It looks like the increasingly concerning issue of cybersecurity will garner more attention after Distil Networks recently published its 2017 Bad Bot Report
Distil Network is an anti-bot service that has been conducting research and publishing the findings on internet bots, automated computer programs that carry out various tasks, for the last four years.
The findings documented in this fourth annual report are worrying.
The highlight of the findings is that nearly all websites with login pages (96%) experienced a cyber attack from bots.
According to the report, it is challenging to detect a cyber attack facilitated by bots since it is difficult to tell bad bots from the good ones.
This is compounded by the fact that cyber attacks are becoming more advanced and sophisticated with each passing year.
The research was conducted to gain insight into the daily cyber attacks that go undetected and wreak havoc on unsuspecting websites.
The 2016 internet data was the source from Distil Networks’ global reach.
Bad bots accounted for 40% of all web traffic in 2016.
Large websites were affected the most last year.
21.83% of large website traffic originated from bad bots, an increase of 36.43% since 2015.
These internet programs also tell alternative facts in order to avoid detection.
75.9% of bad bots claimed to be popular browsers including Firefox, Chrome, Internet Explorer, and Safari.
The report also revealed the type of websites that are prime targets of bots.
These include websites with a login section, pricing information, propriety content, payment processing, and web forms (discussion forums, reviews, and contacts).
Bad bots hit 97% of sites with pricing information and/or propriety content, and affected 96% of sites with login pages.
In addition, these programs managed to bypass the login page in 90% of websites.
This data should be a cause of concern for web publishers and developers.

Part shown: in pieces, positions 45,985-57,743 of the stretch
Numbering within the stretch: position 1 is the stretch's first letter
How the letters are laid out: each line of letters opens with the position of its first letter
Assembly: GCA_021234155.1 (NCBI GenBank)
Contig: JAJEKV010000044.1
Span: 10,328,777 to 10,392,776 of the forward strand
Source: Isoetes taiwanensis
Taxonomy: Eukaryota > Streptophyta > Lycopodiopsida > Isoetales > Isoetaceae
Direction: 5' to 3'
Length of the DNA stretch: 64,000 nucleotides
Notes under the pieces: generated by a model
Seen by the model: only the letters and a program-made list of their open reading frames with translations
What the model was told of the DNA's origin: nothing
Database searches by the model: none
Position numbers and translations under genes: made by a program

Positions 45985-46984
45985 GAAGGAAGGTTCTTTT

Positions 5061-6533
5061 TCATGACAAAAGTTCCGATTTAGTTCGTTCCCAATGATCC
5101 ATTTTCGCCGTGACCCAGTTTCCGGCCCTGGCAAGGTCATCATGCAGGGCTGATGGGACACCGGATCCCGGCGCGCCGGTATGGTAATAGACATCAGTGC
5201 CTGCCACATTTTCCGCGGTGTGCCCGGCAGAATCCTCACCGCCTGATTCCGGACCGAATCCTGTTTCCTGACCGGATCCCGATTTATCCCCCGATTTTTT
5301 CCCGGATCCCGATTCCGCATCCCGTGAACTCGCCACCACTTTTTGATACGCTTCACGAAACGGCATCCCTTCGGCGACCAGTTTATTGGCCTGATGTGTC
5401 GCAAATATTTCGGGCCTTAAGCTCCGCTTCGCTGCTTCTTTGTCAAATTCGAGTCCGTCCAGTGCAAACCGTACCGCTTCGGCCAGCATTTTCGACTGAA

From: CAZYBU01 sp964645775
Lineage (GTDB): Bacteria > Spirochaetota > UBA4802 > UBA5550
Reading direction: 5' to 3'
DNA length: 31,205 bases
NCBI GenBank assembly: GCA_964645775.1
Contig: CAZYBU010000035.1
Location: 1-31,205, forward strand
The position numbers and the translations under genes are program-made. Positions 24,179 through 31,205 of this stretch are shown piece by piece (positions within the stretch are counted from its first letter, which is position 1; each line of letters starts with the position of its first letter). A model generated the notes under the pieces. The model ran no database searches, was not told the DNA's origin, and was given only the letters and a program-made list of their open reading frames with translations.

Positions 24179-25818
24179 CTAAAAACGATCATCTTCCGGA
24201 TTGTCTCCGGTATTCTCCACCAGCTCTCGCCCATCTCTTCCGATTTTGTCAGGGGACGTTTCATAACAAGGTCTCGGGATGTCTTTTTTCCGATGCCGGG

Today, bots are getting more sophisticated and have extensively proliferated websites with accounts.
The findings reveal that 75% of bad bots were Advanced Persistent Bots (APBs).
As such, they are very difficult to detect while they carry out a cyber attack.
This has created an internet landscape that is prone to cyber attack vulnerabilities.
According to CEO of Distil Networks, Rami Essaid, bots have access to confidential data for scraping once they are behind a login page.
This can enable attackers to orchestrate transaction fraud.
There are three key categories of bot manifestation: white hat, gray hat, and black hat.
White-hatted bots include search engine spiders.
They are relatively easy to detect.
Grey hatted bots include bots that extract data in a manner that it can be understood and reused (scraping).
They often mimic user activity thus making it difficult to differentiate them from good bots or genuine human users.
97% of websites were hit by scraping bots in 2016.
Black-hatted bots are the more malicious bots and can carry out a major cyber attack.
Such bots aim to illegally acquire information from websites, impersonate users, take over the sites and even crash the websites.
One fifth of all 2016 web traffic originated from these bots.
Another key finding of the Distil Network report is that a large percentage of bad bot traffic originated from data centers.
For bad bot traffic by ISP type, data centers accounted for 60%, residential ISPs accounted for 30.5% and mobile carriers accounted for 9.4 % of the traffic.
This shows that malicious actors have access to extensive resources through which they can launch a major cyber attack such as fraud, account takeovers, and outright data theft.
The gradual rise of globally distributed cloud networks has enabled malicious actors to develop and launch a cyber attack from bots.
It is important to note that bad bot traffic originating from mobile platforms is a lot less than data centers, with the figure marking a sharp increase from 2015.
Distil Networks has predicted that continued increase is eminent in the coming years.
Distil Network forwarded measures that website owners can put in place to prevent a cyber attack by bad bots.
These include website geo-fencing, implementing a whitelist policy imposing age limits on browser versions, and setting up bad bot filters.